The Attica Prison Riot: An Oral History by Michael S. Smith
Michael S. Smith was a 22-year-old corrections officer when, on September 9, 1971, a group of inmates overtook Attica Prison in rural New York City. Officers and civilian employees of the prison were taken hostage as the inmates and state officials negotiated. Three days into the negotiations, Corrections Officer William Quinn died from injuries sustained on the first day of the riot. Quinn’s death made the inmates’ central demand for immunity impossible, and heightened the anxiety both inside and outside the prison.
“It was a spontaneous reaction to a perfect point in time
for something to explode … like striking a match”
On September 13, 1971, inmates marched seven hostages up to the prison’s catwalk and threatened them with execution. Outside of the prison, Governor Nelson Rockefeller had already ordered the state police to retake the prison. Smith, one of the seven on the catwalk, vividly remembers the wind created by the state trooper’s helicopter when it flew overhead, the gas fog that covered the prison yard, and then the rapid gun fire that surrounded him. Smith was shot four times, ending his career in corrections, and leaving him with lasting scars. Smith says of the experience, “Kind of grounds you at a very early age to what’s important in life … I look at it more of a blessing, because it really opened my eyes.”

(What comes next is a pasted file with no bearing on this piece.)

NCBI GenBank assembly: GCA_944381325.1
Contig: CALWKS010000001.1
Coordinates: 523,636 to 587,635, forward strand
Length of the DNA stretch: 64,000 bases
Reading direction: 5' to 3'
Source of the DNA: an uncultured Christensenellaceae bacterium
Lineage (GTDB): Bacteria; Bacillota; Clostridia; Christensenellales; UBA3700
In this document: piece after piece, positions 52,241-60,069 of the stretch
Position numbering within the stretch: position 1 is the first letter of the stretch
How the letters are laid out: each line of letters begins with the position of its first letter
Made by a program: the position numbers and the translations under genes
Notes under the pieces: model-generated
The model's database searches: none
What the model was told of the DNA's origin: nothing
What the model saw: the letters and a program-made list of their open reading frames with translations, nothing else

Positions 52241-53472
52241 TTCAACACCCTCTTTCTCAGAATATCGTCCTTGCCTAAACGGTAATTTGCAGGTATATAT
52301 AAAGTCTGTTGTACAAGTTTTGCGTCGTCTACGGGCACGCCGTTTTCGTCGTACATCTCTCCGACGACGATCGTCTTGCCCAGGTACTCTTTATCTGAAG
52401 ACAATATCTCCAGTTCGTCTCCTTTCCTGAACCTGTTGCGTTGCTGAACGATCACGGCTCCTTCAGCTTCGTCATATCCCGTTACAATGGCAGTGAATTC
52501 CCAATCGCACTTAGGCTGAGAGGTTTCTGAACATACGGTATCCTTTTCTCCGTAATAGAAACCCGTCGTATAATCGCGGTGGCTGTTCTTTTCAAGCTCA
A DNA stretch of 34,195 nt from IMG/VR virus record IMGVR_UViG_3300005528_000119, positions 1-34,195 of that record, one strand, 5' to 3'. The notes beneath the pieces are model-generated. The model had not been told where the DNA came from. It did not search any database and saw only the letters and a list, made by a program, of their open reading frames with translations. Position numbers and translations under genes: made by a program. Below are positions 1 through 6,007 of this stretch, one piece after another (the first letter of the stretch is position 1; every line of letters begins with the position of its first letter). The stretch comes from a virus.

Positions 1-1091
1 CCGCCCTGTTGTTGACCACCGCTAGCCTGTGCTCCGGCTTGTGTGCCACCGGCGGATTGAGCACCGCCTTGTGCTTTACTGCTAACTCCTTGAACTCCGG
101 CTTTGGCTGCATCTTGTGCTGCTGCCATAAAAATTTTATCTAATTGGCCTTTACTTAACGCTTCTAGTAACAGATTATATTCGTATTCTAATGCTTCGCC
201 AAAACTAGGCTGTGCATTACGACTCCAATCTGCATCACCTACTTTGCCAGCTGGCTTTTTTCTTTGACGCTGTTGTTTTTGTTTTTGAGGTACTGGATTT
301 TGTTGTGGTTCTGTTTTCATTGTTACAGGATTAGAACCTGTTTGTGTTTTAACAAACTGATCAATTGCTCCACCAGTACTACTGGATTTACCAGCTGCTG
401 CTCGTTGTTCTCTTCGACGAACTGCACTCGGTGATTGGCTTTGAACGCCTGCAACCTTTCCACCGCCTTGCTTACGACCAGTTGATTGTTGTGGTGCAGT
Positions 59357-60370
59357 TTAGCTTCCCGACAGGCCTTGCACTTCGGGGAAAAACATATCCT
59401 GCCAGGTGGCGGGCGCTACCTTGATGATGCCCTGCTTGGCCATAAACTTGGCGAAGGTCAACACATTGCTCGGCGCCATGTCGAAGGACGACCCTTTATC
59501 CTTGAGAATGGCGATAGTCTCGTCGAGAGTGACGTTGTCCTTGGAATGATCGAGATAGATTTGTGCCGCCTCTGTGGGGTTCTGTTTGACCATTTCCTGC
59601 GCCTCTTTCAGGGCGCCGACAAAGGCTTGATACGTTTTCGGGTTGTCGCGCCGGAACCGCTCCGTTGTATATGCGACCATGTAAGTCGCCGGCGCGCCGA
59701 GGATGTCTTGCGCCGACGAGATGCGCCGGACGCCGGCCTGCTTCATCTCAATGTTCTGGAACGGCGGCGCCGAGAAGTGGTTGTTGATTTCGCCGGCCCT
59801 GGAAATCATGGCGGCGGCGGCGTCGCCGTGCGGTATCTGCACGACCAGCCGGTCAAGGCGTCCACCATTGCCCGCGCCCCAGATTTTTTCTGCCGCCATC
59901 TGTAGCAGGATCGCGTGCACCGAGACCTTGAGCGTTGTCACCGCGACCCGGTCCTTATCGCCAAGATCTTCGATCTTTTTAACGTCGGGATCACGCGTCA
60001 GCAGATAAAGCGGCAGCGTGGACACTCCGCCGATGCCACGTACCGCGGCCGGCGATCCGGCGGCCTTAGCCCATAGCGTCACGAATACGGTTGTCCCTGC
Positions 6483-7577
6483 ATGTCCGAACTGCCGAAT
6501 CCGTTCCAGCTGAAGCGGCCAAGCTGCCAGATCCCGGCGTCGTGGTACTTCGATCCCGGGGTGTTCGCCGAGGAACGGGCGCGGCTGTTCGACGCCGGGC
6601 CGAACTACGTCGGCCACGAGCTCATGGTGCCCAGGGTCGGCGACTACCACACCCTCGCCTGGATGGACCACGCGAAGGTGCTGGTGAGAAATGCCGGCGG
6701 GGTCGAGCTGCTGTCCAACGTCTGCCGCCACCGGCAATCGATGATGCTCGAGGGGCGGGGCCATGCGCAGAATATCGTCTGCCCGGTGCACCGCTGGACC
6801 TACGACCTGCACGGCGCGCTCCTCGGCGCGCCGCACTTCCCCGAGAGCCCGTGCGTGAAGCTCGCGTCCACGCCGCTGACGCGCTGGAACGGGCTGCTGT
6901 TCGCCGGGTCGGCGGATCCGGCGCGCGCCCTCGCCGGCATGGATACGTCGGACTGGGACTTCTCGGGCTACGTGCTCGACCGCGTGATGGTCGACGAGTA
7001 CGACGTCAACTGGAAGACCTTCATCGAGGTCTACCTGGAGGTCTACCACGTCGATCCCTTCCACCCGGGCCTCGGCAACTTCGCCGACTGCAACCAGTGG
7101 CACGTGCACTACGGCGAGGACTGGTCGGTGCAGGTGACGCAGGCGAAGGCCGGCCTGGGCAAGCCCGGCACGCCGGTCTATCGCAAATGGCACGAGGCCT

Watch Michael S. Smith’s full interview on the Attica Prison Riot, plus other first-hand accounts of law enforcement history in NLEOMF’s Museum Oral History Collection.
For more information about the National Law Enforcement Officers Memorial Fund, please visit www.nleomf.org. For more information about the National Law Enforcement Museum, please visit www.nleomf.org/museum.
Posted in Behind the Blue Line